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Lambda Expressions

A lambda expression is a function without a name that calculates and returns a single value. Lambda expressions can be used wherever a delegate type is valid.

NoteNote:

The RemoveHandler statement is an exception. You cannot pass a lambda expression in for the delegate parameter of RemoveHandler.

The following example is a lambda expression that increments its argument and returns the value.

Function (num As Integer) num + 1

Because a lambda expression is an expression, it can only be used as part of a statement.

For example, you might assign the function to a variable name, especially if you want to use it more than one time.

Dim add1 = Function(num As Integer) num + 1

To call the function, send in a value for the parameter.

' The following line prints 6.
Console.WriteLine(add1(5))

Alternatively, you can declare and run the function at the same time.

Console.WriteLine((Function(num As Integer) num + 1)(5))

A lambda expression can be returned as the value of a function call (as is shown in the example in the Context section later in this topic), or passed in as an argument to a delegate parameter. In the following example, Boolean lambda expressions are passed in as an argument to method testResult. The method applies the Boolean test to an integer argument, value, and displays "Success" if the lambda expression returns True when applied to value, or "Failure" if the lambda expression returns False.

Module Module2

    Sub Main()
        ' The following line will print Success, because 4 is even.
        testResult(4, Function(num) num Mod 2 = 0)
        ' The following line will print Failure, because 5 is not > 10.
        testResult(5, Function(num) num > 10)
    End Sub 

    ' Sub testResult takes two arguments, an integer value and a  
    ' Boolean function.  
    ' If the function returns True for the integer argument, Success 
    ' is displayed. 
    ' If the function returns False for the integer argument, Failure 
    ' is displayed. 
    Sub testResult(ByVal value As Integer, ByVal fun As Func(Of Integer, Boolean))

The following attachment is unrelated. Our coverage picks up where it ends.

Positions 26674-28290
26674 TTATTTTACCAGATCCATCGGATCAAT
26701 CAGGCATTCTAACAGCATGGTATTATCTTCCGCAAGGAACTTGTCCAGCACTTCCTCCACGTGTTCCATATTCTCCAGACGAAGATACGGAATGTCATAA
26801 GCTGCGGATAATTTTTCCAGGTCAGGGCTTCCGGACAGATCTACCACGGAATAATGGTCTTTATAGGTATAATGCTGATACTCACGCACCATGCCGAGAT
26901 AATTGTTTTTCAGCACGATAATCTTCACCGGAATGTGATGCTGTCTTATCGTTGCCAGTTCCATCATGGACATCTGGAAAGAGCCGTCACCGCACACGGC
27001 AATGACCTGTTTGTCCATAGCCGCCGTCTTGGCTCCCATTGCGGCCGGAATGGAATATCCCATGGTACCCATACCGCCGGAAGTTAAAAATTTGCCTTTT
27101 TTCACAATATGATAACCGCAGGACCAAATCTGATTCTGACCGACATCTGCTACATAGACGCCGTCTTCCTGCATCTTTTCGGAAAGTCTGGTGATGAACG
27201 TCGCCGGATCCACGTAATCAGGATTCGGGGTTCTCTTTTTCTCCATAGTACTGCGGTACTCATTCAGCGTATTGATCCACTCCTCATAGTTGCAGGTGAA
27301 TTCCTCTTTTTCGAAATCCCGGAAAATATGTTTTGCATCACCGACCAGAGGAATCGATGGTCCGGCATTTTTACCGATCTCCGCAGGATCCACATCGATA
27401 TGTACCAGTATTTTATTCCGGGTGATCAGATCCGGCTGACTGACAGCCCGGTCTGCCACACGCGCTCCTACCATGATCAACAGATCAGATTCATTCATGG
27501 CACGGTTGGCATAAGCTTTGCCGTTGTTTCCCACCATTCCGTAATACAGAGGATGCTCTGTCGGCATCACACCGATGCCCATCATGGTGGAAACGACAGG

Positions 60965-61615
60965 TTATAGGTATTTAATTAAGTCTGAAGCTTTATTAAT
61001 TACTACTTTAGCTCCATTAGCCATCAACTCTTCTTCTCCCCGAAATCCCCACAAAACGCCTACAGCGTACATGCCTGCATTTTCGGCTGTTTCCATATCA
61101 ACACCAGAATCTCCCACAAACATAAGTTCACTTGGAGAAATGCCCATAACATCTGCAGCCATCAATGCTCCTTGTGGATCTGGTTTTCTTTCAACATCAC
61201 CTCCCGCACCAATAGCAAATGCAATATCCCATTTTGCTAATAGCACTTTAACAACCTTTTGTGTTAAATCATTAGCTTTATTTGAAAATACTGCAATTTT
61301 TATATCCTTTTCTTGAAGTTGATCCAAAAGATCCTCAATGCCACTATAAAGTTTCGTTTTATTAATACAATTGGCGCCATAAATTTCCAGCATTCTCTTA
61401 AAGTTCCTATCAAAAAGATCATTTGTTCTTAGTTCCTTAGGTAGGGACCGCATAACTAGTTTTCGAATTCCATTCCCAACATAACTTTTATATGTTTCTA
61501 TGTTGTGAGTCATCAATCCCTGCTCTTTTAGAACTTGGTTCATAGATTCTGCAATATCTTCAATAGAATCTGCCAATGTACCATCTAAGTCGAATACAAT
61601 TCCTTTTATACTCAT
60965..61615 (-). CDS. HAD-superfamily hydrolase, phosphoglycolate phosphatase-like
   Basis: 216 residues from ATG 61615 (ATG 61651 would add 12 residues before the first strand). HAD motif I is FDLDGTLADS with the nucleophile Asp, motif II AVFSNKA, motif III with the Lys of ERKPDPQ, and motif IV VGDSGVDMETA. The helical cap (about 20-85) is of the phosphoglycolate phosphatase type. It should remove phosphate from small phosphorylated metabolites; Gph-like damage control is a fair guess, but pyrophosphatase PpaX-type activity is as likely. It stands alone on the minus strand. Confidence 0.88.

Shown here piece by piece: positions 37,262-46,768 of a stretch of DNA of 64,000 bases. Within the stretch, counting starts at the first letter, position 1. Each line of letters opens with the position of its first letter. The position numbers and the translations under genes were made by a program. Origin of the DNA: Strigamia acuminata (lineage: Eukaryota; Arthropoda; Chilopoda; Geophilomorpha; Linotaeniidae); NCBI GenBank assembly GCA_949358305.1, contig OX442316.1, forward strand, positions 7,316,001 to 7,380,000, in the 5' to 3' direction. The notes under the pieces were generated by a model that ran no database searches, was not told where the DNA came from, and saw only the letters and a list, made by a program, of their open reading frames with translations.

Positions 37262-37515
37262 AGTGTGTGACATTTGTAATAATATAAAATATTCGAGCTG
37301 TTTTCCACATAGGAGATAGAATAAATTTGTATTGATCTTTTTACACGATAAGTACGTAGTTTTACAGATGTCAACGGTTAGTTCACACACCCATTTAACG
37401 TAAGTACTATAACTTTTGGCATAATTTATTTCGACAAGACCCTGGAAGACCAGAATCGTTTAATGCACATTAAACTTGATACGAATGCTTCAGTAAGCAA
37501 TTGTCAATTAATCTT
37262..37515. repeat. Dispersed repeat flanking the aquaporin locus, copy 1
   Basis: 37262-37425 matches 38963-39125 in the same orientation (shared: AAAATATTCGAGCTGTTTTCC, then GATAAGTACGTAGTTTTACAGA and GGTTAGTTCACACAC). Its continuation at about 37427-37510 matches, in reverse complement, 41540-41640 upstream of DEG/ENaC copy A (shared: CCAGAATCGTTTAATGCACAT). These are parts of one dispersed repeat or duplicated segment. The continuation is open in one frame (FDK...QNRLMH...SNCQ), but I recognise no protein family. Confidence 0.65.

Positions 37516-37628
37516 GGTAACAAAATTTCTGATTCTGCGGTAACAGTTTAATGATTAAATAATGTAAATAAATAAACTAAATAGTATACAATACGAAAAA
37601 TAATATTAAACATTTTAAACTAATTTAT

If fun(value) Then
            Console.WriteLine("Success")
        Else
            Console.WriteLine("Failure")
        End If 
    End Sub 

End Module

In Language-Integrated Query (LINQ), lambda expressions underlie many of the standard query operators. The compiler creates lambda expressions to capture the calculations defined in fundamental query methods such as Where, Select, Order By, Take While, and others.

For example, consider the following query:

Dim londonCusts = From cust In db.Customers 
                  Where cust.City = "London" 
                  Select cust

This example is compiled to the following code:

Dim londonCusts = db.Customers _
    .Where(Function(cust) cust.City = "London") _
    .Select(Function(cust) cust)

For more information about query methods, see Queries (Visual Basic).

The syntax of a lambda expression resembles that of a standard function. The differences are as follows:

  • A lambda expression does not have a name.

  • Lambda expressions cannot have modifiers, such as Overloads or Overrides.

  • Lambda expressions do not use an As clause to designate the return type of the function. Instead, the type is inferred from the value that the body of the lambda expression evaluates to. For example, if the body of the lambda expression is Where cust.City = "London", its return type is Boolean.

  • The body of the function must be an expression, not a statement. The body can consist of a call to a function procedure, but not a call to a sub procedure.

  • There is no Return statement. The value returned by the function is the value of the expression in the body of the function.

  • There is no End Function statement.

  • Either all parameters must have specified data types or all must be inferred.

  • Optional and Paramarray parameters are not permitted.

  • Generic parameters are not permitted.

As a result of these restrictions, and of the ways in which lambda expressions are used, they usually are short and uncomplicated.

A lambda expression shares its context with the method within which it is defined. It has the same access rights as any code written in the containing method. This includes access to member variables, functions and subs, Me, and parameters and local variables in the containing method.

Access to local variables and parameters in the containing method can extend beyond the lifetime of that method. As long as a delegate referring to a lambda expression is not available to garbage collection, access to the variables in the original environment is retained. In the following example, variable target is local to makeTheGame, the method in which the lambda expression playTheGame is defined. Note that the returned lambda expression, assigned to takeAGuess in Main, still has access to the local variable target.

Module Module1

    Sub Main()
        ' Variable takeAGuess is a Boolean function. It stores the target 
        ' number that is set in makeTheGame. 
        Dim takeAGuess As gameDelegate = makeTheGame()

        ' Set up the loop to play the game. 
        Dim guess As Integer 
        Dim gameOver = False 
        While Not gameOver
            guess = CInt(InputBox("Enter a number between 1 and 10 (0 to quit)", "Guessing Game", "0"))
            ' A guess of 0 means you want to give up. 
            If guess = 0 Then
                gameOver = True 
            Else 
                ' Tests your guess and announces whether you are correct. Method takeAGuess 
                ' is called multiple times with different guesses. The target value is not  
                ' accessible from Main and is not passed in.
                gameOver = takeAGuess(guess)
                Console.WriteLine("Guess of " & guess & " is " & gameOver)
            End If 
        End While 

    End Sub 

    Delegate Function gameDelegate(ByVal aGuess As Integer) As Boolean 

    Public Function makeTheGame() As gameDelegate